The 21-year-old has kept a cool head on his shoulders, which has helped him shut out the noise, whether it’s the negative reception of his on-field antics, the criticism around his batting style or something as irrelevant as his tweeting pattern. He attributes this approach to a number of factors - the unconditional support of his parents, the confidence of his teammates and coaches, his belief in himself and the determination to keep fighting till the end.
“A lot of who I am right now is because of Rajasthan Royals. They gave me my first game, my first IPL. There are no words to thank them.”
“I’ve learned a lot here. Handling pressure and failure would be at the top of the list. At every net session, after every match, Sanga sir (Kumar Sangakkara) would always say positive things to me. I don’t remember a single negative thing that he said. Sanju always tells me to be myself and enjoy the game as I do,” he said.
It is a quality that inspires his mother, by her own admission.
“He has handled it very maturely. When he had the lowest of lows, I told him to believe in himself and he did. He has been the inspiration behind my efforts because the sincerity and the tenacity with which he works is really admirable. Anybody who sees him would say that,” she said.
In the IPL season earlier this year, Riyan had his sights set on a number of goals. But the most important one, according to him, was taking up more responsibility and helping his team win matches. Whether it was with his handy batting cameos, responsible innings like the one against RCB where he rescued us, his part-time spin, catching everything that came his way with one of the safest pairs of hands, or simply by bringing his infectious energy on the field.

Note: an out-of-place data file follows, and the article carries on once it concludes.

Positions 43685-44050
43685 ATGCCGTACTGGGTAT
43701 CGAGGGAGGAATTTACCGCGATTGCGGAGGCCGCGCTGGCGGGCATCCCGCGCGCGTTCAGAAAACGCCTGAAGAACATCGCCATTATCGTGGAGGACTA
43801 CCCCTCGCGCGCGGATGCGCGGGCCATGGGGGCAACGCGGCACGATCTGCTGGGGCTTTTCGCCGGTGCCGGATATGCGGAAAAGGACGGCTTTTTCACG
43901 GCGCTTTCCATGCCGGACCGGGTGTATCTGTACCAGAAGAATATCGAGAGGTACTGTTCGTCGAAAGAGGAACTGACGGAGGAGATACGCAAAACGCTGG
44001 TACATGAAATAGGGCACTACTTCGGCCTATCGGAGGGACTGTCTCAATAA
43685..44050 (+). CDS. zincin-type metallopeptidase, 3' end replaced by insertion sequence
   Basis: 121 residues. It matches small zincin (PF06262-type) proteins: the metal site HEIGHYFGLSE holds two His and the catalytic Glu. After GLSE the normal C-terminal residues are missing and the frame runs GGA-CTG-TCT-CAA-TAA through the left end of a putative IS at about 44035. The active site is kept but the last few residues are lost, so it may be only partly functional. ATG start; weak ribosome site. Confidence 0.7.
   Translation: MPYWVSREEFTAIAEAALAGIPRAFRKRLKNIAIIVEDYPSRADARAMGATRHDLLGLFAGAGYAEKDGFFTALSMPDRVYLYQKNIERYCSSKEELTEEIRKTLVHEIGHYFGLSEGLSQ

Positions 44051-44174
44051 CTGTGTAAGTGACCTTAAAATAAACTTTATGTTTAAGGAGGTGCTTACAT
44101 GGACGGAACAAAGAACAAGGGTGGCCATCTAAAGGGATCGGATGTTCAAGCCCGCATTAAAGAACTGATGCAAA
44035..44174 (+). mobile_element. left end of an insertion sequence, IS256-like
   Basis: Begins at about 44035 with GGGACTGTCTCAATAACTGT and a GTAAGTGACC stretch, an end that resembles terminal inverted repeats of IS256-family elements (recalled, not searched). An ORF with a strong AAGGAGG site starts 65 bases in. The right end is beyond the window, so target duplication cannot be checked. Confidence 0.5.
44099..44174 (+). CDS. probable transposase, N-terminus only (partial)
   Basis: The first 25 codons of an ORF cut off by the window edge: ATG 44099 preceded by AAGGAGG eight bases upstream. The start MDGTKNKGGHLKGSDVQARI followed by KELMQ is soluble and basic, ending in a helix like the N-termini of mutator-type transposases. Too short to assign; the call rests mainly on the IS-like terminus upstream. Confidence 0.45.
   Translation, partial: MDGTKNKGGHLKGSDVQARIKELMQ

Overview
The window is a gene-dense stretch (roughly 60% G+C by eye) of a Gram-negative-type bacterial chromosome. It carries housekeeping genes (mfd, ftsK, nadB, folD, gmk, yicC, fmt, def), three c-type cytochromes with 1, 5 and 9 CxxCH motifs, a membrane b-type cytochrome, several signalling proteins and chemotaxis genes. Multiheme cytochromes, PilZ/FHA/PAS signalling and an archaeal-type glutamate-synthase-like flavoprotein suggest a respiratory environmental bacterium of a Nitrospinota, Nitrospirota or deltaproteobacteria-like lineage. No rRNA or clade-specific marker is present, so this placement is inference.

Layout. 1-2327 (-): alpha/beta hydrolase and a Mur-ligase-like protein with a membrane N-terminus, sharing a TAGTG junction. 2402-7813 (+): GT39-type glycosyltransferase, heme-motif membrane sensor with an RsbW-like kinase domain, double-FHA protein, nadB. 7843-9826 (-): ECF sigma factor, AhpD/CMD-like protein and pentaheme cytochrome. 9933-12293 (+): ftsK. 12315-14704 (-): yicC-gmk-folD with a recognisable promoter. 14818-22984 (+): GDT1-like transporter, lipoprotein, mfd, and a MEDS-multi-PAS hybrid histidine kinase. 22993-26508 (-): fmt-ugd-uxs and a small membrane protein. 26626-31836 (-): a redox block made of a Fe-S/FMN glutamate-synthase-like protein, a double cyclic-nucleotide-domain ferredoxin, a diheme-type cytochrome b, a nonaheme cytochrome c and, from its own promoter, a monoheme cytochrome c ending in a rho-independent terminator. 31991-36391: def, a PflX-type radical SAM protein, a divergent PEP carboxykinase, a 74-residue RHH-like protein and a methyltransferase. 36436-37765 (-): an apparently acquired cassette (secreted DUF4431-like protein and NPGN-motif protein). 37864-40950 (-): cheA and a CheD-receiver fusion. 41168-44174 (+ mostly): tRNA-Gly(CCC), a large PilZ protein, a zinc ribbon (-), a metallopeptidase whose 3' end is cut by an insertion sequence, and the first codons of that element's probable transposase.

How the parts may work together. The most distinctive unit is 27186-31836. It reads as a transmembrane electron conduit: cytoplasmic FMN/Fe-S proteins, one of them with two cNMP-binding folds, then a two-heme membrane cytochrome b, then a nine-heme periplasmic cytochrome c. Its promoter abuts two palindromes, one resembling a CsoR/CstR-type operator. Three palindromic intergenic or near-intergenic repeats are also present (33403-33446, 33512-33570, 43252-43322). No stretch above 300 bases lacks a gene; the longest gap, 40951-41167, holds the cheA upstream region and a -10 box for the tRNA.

While he may not have gotten his fair share of opportunities (or balls to face) last season, the youngster tried to make the most of the ones he did get - with an overall batting strike rate of 138.64, a career-best tally of 183 runs scoring from different positions in some tough situations, 21 boundaries and 17 catches - the most by any non-wicket-keeper this season. His gritty, match-winning fifty against RCB being the highlight of the season.
“I bat at a position (number 6, 7) where players like MS Dhoni, Hardik Pandya have batted.”
On his day, Riyan’s all-round skill set can have a huge impact on his team’s overall performance. And it is why he continues to have the unflinching support of Sanju and Sanga, and the rest of his teammates. Add to that, the way he chooses to silently go about his job in one of the toughest batting positions in the IPL, knows how to have harmless fun without being disrespectful, and continues to hit the ball as hard as ever - even if there are just a couple for the taking - it all makes him an integral part of the Royals’ core unit at present, and in the years to come.
Last season, an in-form top order and frequent shuffling in the Royals’ middle order meant that Riyan had relatively less time to adjust to the conditions, had to score runs much quicker in fewer deliveries and almost always had to ensure the team finished on a high. And it is probably why getting him more game-time will be high up on coach Sangakkara’s to-do list for the next season.
Add to that his performance in the recently concluded Syed Mushtaq Ali Trophy, and his case only strengthens. Batting at number four for Assam, Riyan finished as his team’s leading run-getter in the tournament. In 7 matches, he scored 253 runs at an enviable average of 63.25 and a 150-plus strike rate, including match-winning knocks and a couple of crucial fifties. But more importantly, his contributions with the ball and the occasional ball (6 wickets) meant that Assam won 4 of their 7 matches and ended with 16 points in a group of domestic heavyweights like Mumbai, Vidarbha, etc. A fruitful outing like this only bodes well for the talented all-rounder ahead of an exciting 2023 season.